activity for the purposes of regulation 27(1)(b) of those Regulations
    and section 19(2)(a) of the Act.


    Continues...
    (My higlighting in red).
    http://www.legislation.gov.uk/uksi/2..._311216_en.pdf
    End of Legal bit.

    This is/was supposed to have been sorted out back in June, (and it was for Jobcenters that were Full Service UC back in June).

    But everytime a new Jobcentre goes to Full Service UC they make the same mistake again, and tell people they must be reassessed on UC.

    There is obviously something flawed in the initial training they are giving to Jobcentre staff. (Deliberately flawed?).

    If they say you must be reassessed before getting a Limited Capability element to you then:
    • Politely tell them that they are wrong, ask to talk to a supervisor, and quote that regulation 19 at them.
    • If they still won't listen then ask for a Mandatory Reconsideration, (they will tell you there is no MR because they have not made a decision, again bullshine), - insist that they have made a decision not to award you a Limited Capability element and you want to challenge that decision.
    • If they grant the MR then again quote that regulation 19 at them, in writing.
    • If they still won't grant an MR then it's time for a written complaint to DWP, (and your MP).


    You may want to get CAB's help, they are well aware of what is going on with Jobcentres not knowing this legislation and getting it wrong.

    Of course if they send you a UC50 anyway then there is not a lot that you can do other than fill it in and send it back.
    Once the reassessment process has started you can't stop it.


    Hopefully once the whole country is Full Service UC this mistake will be corrected everywhere and disappear, but in the meantime.......
    Last edited by nukecad; 11-10-2017 at 12:44 AM.
    I'm intelligent enough to know that I don't know everything.
    But I'm good at searching for, and finding, stuff.


    Migration from ESA to Universal Credit- Click here.

  4. #4
    Senior Member nukecad's Avatar
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    What happens if I have to claim UC during an ESA Mandatory Reconsideration?

    New Claims for ESA.
    New claims for ESA should not need to claim UC during a Mandatory Reconsideration.

    New ESA claims will usually be Contribution Based claims and so outside of UC.
    If you need to ask for MR on a CB ESA claim then you can claim CB JSA whilst waiting for the MR result.
    (Unless you have already been on CB ESA assessment rate for 6 months or more, after 6 months on a CB benefit CB JSA is no longer payable).

    New claims for Income Related ESA are currently only possible in a 'Live Service' UC area.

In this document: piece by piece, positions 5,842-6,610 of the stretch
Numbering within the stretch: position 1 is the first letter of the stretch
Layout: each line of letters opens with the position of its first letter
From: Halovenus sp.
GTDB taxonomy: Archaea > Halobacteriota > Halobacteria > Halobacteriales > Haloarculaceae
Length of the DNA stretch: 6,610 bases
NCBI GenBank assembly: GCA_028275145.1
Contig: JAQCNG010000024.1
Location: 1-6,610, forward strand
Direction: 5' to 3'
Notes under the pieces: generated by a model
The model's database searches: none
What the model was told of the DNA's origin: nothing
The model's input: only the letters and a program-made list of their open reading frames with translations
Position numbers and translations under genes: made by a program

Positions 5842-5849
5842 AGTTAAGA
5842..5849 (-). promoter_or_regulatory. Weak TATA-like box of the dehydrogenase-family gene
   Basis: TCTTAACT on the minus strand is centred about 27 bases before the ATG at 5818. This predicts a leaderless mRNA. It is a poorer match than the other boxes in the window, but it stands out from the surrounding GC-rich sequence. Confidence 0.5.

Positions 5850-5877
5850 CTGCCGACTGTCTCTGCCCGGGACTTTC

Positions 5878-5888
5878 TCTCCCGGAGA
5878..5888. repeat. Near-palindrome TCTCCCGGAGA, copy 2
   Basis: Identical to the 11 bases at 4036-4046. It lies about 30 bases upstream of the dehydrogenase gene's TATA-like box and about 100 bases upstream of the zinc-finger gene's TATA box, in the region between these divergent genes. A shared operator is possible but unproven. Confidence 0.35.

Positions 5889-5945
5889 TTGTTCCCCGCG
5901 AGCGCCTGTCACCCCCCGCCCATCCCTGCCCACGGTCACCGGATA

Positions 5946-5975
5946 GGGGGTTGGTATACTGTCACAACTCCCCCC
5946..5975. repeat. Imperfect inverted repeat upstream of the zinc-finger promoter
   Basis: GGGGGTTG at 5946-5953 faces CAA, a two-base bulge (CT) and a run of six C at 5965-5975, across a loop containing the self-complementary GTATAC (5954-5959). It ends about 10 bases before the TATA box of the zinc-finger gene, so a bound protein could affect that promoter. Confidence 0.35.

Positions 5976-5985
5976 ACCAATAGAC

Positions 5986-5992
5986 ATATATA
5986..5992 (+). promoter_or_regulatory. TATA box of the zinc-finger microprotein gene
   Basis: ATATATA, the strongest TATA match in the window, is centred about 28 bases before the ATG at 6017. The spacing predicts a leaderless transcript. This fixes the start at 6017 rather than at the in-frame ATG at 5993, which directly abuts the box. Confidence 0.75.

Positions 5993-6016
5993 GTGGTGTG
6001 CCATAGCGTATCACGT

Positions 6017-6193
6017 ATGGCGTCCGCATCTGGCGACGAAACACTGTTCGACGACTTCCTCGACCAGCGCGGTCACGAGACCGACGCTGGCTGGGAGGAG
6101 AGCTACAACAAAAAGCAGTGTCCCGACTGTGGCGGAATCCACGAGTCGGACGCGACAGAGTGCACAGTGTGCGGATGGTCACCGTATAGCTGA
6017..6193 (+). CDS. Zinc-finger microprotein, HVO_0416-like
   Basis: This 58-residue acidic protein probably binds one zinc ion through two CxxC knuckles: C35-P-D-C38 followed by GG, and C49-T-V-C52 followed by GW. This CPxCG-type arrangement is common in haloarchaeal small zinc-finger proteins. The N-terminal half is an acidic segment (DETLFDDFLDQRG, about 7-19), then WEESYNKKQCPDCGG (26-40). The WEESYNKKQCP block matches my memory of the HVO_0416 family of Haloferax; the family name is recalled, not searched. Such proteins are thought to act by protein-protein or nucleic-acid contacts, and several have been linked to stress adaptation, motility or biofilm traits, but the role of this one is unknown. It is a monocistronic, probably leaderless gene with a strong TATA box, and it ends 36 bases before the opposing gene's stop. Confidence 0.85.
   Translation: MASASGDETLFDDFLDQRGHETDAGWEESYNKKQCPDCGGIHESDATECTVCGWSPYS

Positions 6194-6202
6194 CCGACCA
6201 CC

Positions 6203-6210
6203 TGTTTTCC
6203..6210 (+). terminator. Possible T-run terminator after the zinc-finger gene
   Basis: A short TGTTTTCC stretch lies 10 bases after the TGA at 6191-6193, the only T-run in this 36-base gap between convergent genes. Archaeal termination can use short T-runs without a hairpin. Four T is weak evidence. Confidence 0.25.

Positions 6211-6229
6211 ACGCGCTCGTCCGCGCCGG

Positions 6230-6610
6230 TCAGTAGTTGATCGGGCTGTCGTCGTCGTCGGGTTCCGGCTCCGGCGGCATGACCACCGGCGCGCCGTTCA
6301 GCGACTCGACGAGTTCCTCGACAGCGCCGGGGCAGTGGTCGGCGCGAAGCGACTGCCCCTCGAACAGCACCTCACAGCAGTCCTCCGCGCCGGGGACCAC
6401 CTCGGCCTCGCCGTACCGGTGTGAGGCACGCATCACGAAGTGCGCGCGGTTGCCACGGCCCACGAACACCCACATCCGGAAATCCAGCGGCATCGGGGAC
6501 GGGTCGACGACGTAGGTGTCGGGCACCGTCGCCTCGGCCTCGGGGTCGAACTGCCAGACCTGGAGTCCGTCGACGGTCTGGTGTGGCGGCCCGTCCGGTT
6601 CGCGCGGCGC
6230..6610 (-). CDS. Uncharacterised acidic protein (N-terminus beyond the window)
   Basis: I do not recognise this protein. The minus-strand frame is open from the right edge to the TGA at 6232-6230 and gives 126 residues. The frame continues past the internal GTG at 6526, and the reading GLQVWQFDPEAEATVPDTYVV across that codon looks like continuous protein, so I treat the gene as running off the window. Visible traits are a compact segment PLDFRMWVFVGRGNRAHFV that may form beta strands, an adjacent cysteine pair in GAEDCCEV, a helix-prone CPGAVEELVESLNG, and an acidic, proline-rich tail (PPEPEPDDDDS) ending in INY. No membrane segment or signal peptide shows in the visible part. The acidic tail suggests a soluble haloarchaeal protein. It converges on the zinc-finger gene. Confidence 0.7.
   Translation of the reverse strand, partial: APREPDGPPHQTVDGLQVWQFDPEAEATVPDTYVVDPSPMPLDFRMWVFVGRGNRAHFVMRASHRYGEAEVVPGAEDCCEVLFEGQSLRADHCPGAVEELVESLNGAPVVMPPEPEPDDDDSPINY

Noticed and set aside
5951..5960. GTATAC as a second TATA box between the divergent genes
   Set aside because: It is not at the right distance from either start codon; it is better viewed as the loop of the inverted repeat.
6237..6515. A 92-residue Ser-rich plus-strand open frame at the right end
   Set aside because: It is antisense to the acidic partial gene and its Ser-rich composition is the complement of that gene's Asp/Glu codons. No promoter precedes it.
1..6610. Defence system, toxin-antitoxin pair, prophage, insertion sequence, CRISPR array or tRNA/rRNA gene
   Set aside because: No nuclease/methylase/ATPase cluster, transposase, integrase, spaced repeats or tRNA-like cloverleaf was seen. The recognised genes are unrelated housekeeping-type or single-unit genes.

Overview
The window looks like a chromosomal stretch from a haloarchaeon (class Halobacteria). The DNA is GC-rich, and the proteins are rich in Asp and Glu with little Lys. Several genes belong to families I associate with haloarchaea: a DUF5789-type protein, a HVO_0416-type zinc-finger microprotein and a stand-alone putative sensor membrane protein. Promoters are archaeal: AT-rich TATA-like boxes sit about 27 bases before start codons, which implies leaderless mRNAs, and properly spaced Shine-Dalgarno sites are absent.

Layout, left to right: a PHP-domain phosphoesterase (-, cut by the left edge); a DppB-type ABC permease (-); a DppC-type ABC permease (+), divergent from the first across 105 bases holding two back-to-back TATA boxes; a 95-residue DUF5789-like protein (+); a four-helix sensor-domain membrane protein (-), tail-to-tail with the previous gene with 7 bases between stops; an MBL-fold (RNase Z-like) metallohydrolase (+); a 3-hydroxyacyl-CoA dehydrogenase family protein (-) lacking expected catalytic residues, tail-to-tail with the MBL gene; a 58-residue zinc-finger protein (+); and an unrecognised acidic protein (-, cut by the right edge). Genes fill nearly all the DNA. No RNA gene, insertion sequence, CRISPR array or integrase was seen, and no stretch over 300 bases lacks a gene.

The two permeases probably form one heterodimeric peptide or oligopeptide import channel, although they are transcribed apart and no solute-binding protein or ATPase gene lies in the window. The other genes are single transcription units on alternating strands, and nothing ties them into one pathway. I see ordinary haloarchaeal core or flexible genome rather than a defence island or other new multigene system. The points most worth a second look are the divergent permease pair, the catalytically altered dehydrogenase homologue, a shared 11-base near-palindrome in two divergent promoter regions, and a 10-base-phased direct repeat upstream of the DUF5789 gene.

In these areas the UC 'Gateway Conditions' mean that you cannot claim UC, and so can still claim Income Related JSA during the MR.

    Reassessments for ESA.
    In a 'Live Service' UC area you cannot claim UC while awaiting an ESA MR because of the 'Gateway Conditions'.
    So you can still claim Income Related JSA during the MR.

    In a 'Full Service' UC area ESA claimants that are found Fit-for-Work at reassessment have a problem.
    A very, very small minority of these might still be eligible to claim CB JSA during MR. (Although I suspect the DWP staff will not know this).
    However the majority will need to make an Income Related claim, which in a 'Full Service' area will be Universal credit.

    The problem.
    UC is paid monthly, so it will be at least a month from your Fit-for-Work decision before you get any money from UC.
    Your MR may well be over and done with before you get any UC payment.

    You may or may not have a part payment of ESA still to come, because ESA is paid in arrears.

    So what can you do if you find yourself in these circumstances?
    1. You could claim UC and ask for an advance 'Hardship Payment'.
      They are suposed to have made these advance payments easier to get. See the next post for info.
    2. You can then stay on UC if/when you appeal. (or if your UC claim is not yet assessed and in payment (the hardship advance shouldn't count) you can try to close your UC claim and go back on ESA. - The Jobcentre will probably still tell you that you can't do this, they are wrong but try convincing them of that).
    3. You could claim nothing during the MR and go back onto ESA if/when you appeal (again they will try to tell you that you can't).
      This should then backpay for the time that you were on MR, but do get sicknotes for that time to cover yourself.


    Which you choose to do will depend on your personal circumstances and Finances.

    More.
    There are reports that if you claim UC during MR/tribunal and then win your ESA MR/tribunal they are not reinstating your ESA but just adding a LCW/LCWRA element to your UC.
    This letter certainly seems to bear that out.
    https://www.rightsnet.org.uk/?ACT=39...87j&board_id=1

    If you do claim UC and have a Housing Element added then you are stuck on UC no matter what the MR/tribunal decides.
    You can't go back to Housing Benefit from the UC Housing Element, so all other IR benefits get migrated into UC.

    Remember that if your tribunal fails then you will have to start a Universal Credit claim anyway, with a wait for your first monthly payment.

    Eventually (soon) the whole country will be 'Full Service' for UC and this situation will apply to everyone claiming IR ESA, (and the vast majority claiming CB ESA), who gets found Fit-for-Work at a reassessment.
    Last edited by nukecad; 11-06-2017 at 03:30 PM.
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    But I'm good at searching for, and finding, stuff.


    Migration from ESA to Universal Credit- Click here.

  5. #5
    Senior Member nukecad's Avatar
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    Getting an Advance Payment of UC